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Landlord Negligence

Discussion in 'General Business Forum' started by rstrst, Aug 2, 2020 at 6:04 PM.

  1. rstrst

    rstrst UKBF Newcomer Free Member

    7 0
    Hi all,

    Just helping out a friend of mine who has a commercial lease. She has had a shop ground floor lease for the last 8 years. Above the shop are flats. Since the beginning she has always suffered from leaks from above, sometimes damage is minimal just staining, and on other occasion serious electrical problems. The landlord was always contacted via text and his reply would be he would sort it out. About 4 months ago there was a major leak from the flat above, which resulted in a lot of damage thousands (lights and electrical), inc a piece of equipment that was about 8k written of. When she said to the landlord that she needs to be reimbursed for all of this he became quite threatening and mentioning rent reviews which put her of from taking any further action. The expensive piece of equipment that was damaged due to water leaks, was replaced with a new 20k machine, and last month another leak, wrote of the machine, it was not worth repairing. She has pictures from the majority of leaks, as well as repair bills , and proof of texts to landlord as well as replies. About 4 years ago she did send a letter via a solicitor in regards to same matter, but said it just fizzled out and nothing went further.
    I have told her get to get a solicitor involved again and claim for damages, but she is still hesitant!! is this a open and shut case of negligence??
     
    Posted: Aug 2, 2020 at 6:04 PM By: rstrst Member since: Feb 13, 2014
    #1
  2. obscure

    obscure UKBF Ace Free Member

    3,285 837
    Your friend needs to grow a pair and actually take action.

    She tried asking.... nothing changed.
    She tried weak legal threats...... nothing changed.
    Continuing with either of these approaches will have the same result.

    She needs to instruct a solicitor and actually follow through.
     
    Posted: Aug 2, 2020 at 9:47 PM By: obscure Member since: Jan 18, 2008
    #2
  3. Chris Ashdown

    Chris Ashdown UKBF Legend Free Member

    11,685 2,429
    Why did she not claim against her insurance as a first step and let the insurance company claim from the landlord if he was at fault and new it was a problem

    We had a overflowing gutter that was filled with moss and grass it started to leak inside the warehouse close to all out embroidery machines, once we sorted it out all the machines were covered in plastic when not in use, so we protected ourselves from major disruption
     
    Posted: Aug 3, 2020 at 8:37 AM By: Chris Ashdown Member since: Dec 7, 2003
    #3
  4. Mark T Jones

    Mark T Jones UKBF Big Shot Free Member

    4,647 1,718
    There is no sich thing as an open & shut case - of course we only have one (diluted) side of the story.

    However, on the face of it it does look like your friend has a good case and should have acted on it far sooner.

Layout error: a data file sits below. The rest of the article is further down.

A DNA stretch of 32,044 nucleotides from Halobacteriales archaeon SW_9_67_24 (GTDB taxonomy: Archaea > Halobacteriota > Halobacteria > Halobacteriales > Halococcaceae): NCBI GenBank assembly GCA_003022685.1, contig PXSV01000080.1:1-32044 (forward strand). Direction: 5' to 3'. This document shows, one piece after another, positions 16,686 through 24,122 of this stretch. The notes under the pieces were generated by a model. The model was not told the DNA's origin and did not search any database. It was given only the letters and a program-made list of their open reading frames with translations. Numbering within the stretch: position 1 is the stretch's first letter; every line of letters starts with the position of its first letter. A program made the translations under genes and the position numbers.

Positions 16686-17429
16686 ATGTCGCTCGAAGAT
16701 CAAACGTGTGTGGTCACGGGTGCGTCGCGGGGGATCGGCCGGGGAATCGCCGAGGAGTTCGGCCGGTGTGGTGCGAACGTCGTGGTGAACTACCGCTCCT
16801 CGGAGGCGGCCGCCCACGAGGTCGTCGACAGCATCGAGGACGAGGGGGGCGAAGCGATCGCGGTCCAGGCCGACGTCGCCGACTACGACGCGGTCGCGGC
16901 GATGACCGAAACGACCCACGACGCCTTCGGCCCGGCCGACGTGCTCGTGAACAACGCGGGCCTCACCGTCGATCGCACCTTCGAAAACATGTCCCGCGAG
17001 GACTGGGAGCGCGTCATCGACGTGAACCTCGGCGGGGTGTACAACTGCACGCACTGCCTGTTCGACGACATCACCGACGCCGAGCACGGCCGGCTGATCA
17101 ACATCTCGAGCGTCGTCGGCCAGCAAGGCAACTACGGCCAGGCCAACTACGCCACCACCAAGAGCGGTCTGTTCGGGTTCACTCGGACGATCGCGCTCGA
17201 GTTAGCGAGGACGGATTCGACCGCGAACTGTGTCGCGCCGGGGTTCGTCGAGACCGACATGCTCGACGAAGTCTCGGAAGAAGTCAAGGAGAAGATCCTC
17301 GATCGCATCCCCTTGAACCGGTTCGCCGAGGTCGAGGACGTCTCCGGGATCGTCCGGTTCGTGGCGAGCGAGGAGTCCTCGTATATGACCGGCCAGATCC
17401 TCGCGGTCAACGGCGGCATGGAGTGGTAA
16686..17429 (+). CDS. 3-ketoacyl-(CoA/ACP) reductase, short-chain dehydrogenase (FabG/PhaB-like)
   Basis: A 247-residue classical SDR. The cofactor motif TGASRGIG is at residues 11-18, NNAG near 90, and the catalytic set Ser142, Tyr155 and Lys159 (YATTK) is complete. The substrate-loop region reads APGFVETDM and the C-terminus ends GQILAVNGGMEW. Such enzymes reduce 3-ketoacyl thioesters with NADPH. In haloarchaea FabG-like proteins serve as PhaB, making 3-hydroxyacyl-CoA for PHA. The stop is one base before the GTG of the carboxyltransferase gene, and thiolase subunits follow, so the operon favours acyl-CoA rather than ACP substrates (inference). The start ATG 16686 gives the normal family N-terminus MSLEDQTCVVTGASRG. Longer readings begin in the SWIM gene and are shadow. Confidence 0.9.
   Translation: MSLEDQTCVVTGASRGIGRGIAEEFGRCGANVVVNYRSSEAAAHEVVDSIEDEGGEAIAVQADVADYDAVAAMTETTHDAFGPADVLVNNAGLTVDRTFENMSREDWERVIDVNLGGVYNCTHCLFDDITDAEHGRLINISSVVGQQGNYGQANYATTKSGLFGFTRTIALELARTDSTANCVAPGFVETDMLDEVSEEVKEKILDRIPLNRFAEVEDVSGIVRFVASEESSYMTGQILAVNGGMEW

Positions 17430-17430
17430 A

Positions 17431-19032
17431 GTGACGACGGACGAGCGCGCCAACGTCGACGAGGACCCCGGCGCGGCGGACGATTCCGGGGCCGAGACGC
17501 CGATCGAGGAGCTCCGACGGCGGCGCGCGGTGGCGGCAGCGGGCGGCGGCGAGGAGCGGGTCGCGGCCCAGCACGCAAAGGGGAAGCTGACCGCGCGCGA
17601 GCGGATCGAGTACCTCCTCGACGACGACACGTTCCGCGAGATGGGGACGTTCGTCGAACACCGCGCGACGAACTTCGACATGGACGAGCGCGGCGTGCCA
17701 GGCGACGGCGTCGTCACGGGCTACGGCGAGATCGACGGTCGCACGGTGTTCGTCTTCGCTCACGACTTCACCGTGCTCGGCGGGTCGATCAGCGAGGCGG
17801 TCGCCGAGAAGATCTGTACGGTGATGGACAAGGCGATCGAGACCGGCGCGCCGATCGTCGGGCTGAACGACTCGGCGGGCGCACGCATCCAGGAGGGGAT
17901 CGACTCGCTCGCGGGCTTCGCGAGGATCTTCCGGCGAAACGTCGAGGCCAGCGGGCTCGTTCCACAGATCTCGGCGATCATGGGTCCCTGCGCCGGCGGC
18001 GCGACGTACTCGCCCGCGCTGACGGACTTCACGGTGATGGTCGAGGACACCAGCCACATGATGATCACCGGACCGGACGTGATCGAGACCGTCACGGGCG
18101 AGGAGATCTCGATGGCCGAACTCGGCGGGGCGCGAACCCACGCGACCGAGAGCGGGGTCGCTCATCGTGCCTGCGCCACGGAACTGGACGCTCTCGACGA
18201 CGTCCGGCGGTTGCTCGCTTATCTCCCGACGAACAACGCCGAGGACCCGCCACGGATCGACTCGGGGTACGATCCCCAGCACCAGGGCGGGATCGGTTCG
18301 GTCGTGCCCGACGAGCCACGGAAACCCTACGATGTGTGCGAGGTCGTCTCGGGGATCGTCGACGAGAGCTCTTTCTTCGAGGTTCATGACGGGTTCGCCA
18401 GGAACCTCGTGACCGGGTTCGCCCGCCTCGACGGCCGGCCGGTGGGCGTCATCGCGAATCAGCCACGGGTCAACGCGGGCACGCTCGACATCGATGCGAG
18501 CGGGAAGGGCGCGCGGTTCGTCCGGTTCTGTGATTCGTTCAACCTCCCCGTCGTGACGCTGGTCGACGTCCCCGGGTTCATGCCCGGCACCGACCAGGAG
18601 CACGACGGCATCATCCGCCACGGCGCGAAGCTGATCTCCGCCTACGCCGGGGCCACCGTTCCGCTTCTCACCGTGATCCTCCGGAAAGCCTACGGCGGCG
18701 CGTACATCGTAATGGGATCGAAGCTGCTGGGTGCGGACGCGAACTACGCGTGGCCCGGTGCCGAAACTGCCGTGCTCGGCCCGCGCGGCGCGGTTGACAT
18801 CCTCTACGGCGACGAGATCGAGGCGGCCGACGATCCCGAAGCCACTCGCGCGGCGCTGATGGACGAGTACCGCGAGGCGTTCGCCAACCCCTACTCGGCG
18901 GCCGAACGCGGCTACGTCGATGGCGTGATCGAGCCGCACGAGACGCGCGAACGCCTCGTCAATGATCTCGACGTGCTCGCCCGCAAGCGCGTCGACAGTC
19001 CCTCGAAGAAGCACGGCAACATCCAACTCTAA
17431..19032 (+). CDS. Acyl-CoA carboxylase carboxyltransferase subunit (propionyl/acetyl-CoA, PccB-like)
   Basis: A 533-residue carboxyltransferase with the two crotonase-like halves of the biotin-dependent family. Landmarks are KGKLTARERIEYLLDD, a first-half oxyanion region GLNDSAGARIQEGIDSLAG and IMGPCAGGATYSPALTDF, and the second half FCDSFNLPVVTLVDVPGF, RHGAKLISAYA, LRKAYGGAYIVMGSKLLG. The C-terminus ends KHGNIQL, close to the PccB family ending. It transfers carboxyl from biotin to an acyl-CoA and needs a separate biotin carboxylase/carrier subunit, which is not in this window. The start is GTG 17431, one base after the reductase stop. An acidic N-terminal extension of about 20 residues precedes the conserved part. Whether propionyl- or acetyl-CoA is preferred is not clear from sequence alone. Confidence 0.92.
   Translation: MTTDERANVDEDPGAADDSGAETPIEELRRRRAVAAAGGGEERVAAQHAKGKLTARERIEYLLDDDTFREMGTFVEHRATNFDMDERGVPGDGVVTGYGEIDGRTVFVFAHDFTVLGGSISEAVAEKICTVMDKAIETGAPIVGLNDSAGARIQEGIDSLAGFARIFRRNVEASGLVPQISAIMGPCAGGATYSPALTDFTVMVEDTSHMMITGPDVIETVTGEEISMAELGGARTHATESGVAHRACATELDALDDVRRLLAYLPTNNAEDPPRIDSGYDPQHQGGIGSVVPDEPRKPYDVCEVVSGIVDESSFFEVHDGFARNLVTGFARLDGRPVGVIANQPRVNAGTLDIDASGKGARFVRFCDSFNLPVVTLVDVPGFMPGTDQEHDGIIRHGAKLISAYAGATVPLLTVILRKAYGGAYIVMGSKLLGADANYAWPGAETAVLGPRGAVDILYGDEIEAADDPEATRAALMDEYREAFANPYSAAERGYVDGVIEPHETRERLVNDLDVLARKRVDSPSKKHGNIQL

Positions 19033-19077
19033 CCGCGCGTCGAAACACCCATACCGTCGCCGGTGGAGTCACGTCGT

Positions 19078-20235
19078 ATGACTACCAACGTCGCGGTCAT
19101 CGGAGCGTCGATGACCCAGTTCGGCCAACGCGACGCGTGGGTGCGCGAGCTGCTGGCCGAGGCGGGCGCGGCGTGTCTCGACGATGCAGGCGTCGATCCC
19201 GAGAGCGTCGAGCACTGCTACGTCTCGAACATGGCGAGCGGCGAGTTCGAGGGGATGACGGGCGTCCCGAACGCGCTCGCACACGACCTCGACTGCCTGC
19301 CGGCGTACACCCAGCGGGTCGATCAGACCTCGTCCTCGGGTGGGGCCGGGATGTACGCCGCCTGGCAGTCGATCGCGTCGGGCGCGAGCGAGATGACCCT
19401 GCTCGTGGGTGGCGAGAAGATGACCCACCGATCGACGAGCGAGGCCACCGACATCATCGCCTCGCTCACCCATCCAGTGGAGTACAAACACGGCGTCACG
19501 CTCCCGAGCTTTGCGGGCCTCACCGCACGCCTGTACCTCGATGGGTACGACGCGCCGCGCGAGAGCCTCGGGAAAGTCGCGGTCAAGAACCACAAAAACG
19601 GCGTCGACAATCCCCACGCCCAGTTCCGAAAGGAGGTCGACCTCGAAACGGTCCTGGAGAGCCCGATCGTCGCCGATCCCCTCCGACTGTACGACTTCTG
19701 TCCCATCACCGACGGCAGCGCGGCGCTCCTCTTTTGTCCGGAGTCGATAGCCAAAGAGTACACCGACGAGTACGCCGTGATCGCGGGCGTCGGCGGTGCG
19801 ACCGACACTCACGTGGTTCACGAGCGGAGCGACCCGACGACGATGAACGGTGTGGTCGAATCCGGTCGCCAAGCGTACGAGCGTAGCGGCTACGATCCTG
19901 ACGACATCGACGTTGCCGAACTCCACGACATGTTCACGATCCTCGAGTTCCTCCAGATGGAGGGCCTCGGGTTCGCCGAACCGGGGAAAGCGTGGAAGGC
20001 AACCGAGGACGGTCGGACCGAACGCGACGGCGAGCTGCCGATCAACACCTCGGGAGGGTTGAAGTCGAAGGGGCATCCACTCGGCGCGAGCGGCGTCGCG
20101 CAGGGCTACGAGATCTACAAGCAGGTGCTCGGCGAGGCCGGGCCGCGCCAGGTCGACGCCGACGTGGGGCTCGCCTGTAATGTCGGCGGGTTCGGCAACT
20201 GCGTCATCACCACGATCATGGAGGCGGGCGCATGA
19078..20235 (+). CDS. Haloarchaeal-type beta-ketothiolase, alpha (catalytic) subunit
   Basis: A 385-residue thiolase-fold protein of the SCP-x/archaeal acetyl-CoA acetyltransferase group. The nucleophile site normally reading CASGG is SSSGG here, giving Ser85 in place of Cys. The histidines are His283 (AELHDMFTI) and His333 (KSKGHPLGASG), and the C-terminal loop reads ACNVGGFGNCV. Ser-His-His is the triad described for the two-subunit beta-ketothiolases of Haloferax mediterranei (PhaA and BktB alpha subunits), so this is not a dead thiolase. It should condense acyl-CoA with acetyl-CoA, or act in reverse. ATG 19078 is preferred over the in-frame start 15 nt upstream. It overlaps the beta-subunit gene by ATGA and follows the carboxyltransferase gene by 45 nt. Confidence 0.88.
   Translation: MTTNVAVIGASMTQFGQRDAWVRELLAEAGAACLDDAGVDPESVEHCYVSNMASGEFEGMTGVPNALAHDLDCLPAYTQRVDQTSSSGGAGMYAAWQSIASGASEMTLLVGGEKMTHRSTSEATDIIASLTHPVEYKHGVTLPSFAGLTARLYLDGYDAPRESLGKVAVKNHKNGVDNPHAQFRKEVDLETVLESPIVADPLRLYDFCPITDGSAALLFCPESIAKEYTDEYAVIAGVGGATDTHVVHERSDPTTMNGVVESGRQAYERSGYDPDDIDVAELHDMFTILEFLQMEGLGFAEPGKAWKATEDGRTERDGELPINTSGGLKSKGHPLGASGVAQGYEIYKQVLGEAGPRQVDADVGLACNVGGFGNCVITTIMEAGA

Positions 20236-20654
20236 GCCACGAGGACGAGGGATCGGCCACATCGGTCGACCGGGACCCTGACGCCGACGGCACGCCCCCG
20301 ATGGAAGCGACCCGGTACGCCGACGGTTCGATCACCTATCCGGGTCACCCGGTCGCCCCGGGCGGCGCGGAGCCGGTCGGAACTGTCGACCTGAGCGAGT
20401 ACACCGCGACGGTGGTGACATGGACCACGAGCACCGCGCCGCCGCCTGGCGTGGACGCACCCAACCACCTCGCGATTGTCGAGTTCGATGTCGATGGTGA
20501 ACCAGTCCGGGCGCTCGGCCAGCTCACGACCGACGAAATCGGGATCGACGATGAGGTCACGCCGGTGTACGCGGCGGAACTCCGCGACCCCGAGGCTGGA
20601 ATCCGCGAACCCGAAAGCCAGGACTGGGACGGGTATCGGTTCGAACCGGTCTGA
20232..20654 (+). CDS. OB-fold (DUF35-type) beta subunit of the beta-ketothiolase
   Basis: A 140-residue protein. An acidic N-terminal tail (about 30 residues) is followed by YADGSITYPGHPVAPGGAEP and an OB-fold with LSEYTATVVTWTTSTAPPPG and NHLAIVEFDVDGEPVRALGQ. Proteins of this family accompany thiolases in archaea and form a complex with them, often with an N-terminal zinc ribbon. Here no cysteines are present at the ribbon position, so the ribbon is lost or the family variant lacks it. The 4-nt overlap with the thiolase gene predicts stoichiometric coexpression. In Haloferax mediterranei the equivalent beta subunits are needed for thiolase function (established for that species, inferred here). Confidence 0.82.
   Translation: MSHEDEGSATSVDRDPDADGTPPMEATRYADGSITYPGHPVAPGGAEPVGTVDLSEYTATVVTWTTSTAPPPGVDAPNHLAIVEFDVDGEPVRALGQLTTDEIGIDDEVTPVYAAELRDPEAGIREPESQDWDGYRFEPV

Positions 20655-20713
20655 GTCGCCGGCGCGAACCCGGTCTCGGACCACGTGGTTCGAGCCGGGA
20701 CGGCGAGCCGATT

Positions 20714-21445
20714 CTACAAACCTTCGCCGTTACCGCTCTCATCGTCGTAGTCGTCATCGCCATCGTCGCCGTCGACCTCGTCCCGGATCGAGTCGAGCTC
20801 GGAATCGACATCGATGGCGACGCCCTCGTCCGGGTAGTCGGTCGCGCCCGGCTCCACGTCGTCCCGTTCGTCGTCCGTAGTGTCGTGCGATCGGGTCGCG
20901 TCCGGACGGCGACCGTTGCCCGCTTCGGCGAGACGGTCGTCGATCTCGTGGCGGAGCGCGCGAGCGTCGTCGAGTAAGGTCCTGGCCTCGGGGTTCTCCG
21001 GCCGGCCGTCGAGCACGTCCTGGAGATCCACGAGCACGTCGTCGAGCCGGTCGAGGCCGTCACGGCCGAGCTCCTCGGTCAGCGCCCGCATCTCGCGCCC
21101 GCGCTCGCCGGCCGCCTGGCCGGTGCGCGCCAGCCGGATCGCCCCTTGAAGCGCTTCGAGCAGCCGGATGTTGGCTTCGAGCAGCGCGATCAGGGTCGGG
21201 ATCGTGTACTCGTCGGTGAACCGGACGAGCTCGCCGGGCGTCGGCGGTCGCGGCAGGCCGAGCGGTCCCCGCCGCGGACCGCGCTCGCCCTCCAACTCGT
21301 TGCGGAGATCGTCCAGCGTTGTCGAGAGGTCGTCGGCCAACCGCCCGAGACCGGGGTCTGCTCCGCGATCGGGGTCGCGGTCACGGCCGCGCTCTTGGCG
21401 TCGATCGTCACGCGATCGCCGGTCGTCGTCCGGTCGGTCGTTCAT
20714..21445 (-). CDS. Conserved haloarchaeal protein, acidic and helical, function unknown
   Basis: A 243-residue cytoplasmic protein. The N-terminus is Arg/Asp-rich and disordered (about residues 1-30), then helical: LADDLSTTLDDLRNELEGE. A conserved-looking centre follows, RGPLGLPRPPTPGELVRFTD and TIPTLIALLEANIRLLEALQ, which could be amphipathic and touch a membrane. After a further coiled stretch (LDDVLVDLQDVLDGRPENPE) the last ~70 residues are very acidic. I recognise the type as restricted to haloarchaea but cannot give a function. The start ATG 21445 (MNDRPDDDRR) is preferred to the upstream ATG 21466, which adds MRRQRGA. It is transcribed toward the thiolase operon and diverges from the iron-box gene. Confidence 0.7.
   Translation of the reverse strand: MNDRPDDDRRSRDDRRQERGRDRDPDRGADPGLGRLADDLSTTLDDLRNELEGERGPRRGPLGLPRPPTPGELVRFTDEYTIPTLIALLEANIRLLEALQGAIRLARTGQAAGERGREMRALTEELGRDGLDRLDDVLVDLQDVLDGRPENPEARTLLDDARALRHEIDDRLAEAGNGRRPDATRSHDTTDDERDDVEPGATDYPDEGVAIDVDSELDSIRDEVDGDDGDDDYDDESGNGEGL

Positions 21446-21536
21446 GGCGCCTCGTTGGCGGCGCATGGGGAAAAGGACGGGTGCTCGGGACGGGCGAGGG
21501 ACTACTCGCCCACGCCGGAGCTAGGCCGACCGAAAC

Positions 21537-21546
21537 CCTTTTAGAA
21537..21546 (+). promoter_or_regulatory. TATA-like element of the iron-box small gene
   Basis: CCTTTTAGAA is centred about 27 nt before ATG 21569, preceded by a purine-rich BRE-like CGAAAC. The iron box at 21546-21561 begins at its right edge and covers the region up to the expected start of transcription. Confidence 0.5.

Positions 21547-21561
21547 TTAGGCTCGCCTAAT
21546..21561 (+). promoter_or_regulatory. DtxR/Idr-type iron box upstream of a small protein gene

they should take professional legal advice and act on it promptly & decisively.
     
    Posted: Aug 3, 2020 at 9:24 AM By: Mark T Jones Member since: Nov 4, 2015
    #4
  5. Paul Norman

    Paul Norman UKBF Ace Free Member

    2,708 831
    Property matters can become both complex and angst ridden. And both Landlords and Tenants can, on occasions, act in ways that leave bystanders open mouthed.

    There is not enough information here to be certain. But it seems likely that your landlord is not being reasonable.

    However, the only way to really get this sorted out is to either engage a decent solicitor, or to hope that the insurance company will. Indeed, often, business insurance includes some provision for legal assistance if needed.

    Unfortunately, however that goes you now have a sullied relationship with the landlord. The law cannot require them to cease being unreasonable as a character trait. And a permanent, solicitor driven, landlord relationship is a bit tiring. But better than shelling out £20 on some new kit every couple of years.
     
    Posted: Aug 3, 2020 at 11:42 AM By: Paul Norman Member since: Apr 8, 2010
    #5
  6. James_RawlinsInsurance

    James_RawlinsInsurance UKBF Newcomer Free Member

    5 0
    First port of call would be to claim off her own insurers and then they can go after the landlord and let them take his wrath, its not right for her to try and fight him or indeed spend her money on legal fees. A shop/office policy would have legal expenses policy built in (well it should if it was done properly)
     
    Posted: Aug 3, 2020 at 12:39 PM By: James_RawlinsInsurance Member since: Jul 24, 2020
    #6
  7. Chris Ashdown

    Chris Ashdown UKBF Legend Free Member

    11,685 2,429
    Actually it may not be the landlord who is the problem but the tenants in the flat above, they might just have left a tap running, who knows
     
    Posted: Aug 3, 2020 at 2:08 PM By: Chris Ashdown Member since: Dec 7, 2003
    #7